|Stone Fox is in 10 bks/$10 box|
When I saw the first page of the flyer, I wasn't happy at all to see Stone Fox on it. That book has stereotyping of Native peoples in it, and as such, is the opposite of what kids need if they're to 1) see mirrors of who they are, or 2) see accurate depictions of those who are unlike themselves. With that book on there, Scholastic and WNDB are marketing a problematic book. Stone Fox is in the 10 BOOKS FOR $10 box on bottom right of the flyer shown here.
Late yesterday, Scholastic announced an expansion of its partnership with We Need Diverse Books. They're going to do eight flyers this year. Will these flyers have Stone Fox? Will they have books by Native writers? When I looked inside last year's flyer, I saw two books by Joseph Bruchac, but that's not enough.
Last year's partnership, and this expansion of that partnership, are steps in the right direction but if Scholastic is seriously committed to diversity and providing children with books that truly educate--rather than ones that miseducate children about Native peoples--here's what they need to do (saying they in this post but I know Scholastic is reading this, so I could say YOU instead):
- Acquire more books by Native writers and put those books in the flyers, all year long, not just in the special flyers about diversity. And on the teacher webpages. And in book fairs. Maximize the distribution, here and around the globe, too. Last night I learned a little about the flyers you publish around the globe. You're exporting stereotypes. That has to stop.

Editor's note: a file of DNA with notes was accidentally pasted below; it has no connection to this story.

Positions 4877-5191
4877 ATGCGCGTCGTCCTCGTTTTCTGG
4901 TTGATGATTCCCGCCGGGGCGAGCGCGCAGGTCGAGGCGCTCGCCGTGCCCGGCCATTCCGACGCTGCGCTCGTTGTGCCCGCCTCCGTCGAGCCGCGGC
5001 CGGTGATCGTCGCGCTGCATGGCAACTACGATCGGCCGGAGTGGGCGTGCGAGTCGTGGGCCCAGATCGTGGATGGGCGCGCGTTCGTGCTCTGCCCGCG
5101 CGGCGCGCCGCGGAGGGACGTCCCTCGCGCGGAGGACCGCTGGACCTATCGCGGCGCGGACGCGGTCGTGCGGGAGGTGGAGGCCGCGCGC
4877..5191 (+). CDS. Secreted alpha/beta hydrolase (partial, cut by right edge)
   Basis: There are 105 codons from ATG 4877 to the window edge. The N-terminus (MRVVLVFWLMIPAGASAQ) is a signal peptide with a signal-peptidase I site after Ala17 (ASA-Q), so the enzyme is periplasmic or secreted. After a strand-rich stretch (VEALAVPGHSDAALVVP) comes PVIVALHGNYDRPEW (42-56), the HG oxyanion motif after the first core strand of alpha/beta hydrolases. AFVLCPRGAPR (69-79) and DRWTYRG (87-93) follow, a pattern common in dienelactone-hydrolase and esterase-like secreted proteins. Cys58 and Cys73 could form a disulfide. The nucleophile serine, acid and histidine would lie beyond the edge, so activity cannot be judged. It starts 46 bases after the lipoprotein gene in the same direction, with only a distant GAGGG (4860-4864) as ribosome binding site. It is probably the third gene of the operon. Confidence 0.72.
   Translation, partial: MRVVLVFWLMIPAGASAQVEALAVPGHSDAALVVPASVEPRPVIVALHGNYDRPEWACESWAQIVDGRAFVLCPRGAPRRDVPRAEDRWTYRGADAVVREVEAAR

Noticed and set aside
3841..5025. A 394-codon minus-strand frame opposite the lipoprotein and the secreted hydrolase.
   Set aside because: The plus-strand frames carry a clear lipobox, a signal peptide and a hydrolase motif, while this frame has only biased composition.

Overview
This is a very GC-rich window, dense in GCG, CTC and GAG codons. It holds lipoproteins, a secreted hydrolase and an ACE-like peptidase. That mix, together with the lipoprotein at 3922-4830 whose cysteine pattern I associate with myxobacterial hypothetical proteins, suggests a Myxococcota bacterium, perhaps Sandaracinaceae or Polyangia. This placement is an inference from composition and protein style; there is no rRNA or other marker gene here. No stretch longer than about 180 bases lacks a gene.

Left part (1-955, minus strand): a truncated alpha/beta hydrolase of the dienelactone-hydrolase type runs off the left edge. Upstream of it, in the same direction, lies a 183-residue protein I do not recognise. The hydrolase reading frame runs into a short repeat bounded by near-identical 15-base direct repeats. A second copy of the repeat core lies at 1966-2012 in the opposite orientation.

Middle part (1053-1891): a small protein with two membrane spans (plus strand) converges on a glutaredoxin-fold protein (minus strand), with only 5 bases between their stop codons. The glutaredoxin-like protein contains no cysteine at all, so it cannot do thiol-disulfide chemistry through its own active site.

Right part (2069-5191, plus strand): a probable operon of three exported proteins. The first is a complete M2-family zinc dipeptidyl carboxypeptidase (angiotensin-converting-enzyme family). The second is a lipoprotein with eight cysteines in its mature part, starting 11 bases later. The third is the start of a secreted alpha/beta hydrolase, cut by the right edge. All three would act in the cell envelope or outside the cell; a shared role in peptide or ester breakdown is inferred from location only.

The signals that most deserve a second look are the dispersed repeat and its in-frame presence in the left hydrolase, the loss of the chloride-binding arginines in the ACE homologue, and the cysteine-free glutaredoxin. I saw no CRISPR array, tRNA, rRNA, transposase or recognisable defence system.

- Seek out books by Native writers--books published by other publishers--and get them into the flyers. Do it now. Today. I understand there's "rights" issues associated with all this but also think that your billion+ revenue could be leveraged somehow to make this happen. Get them in the diversity flyers but in all flyers. Like I said above: all year round. Every grade level. Every month.
- Remove books that misrepresent Native peoples from all flyers and from their website, too. There's absolutely no reason to continue to market Island of the Blue Dolphins. Or Hiawatha (the one by Susan Jeffers). Or Touching Spirit Bear. Or Sign of the Beaver. Or The Girl Who Loved Wild Horses. Or Julie of the Wolves. Or Indian in the Cupboard. Those are some of the books you distribute. STOP. And I know there are others, too.
- Take some of that billion dollar revenue and hire people with expertise---not just in kidlit---but in Native Studies, to help you with all these tasks. I'm not asking you to hire me. But I think I can help you find people who would work with you. All this money you're making, right here on what used to be Native lands... come on. Step Up.
Ebony Elizabeth Thomas has been doing some writing about distinctions between marketing, advocacy, and activism that I find helpful as we all live through these periods of fighting for change in what we get from the publishing industry. The Scholastic flyers are marketing. I think it is marketing borne from activism, but as I noted above, there's a lot more to do with what Scholastic publishes, and what they choose to market.
Some people think I hate Scholastic. Some people think I hate white people. Neither is true. Last night I did a series of tweets about how much I love Shadowshaper and If I Ever Get Out of Here. I wanna see several of the people who made those two books possible, working in-house at Scholastic, getting us more books like that.
I'll be waiting to see the new flyers. Not just the diversity ones. Every single one. They are a way to measure what Scholastic is doing. Doing content analyses of the flyers provide us with a way to test what Scholastic is doing. The flyers, as I view them, are a test that--if passed--could win back the trust they've lost.
My post from last year: Books to get (and avoid) from the WNDB/Scholastic Reading Club Collaboration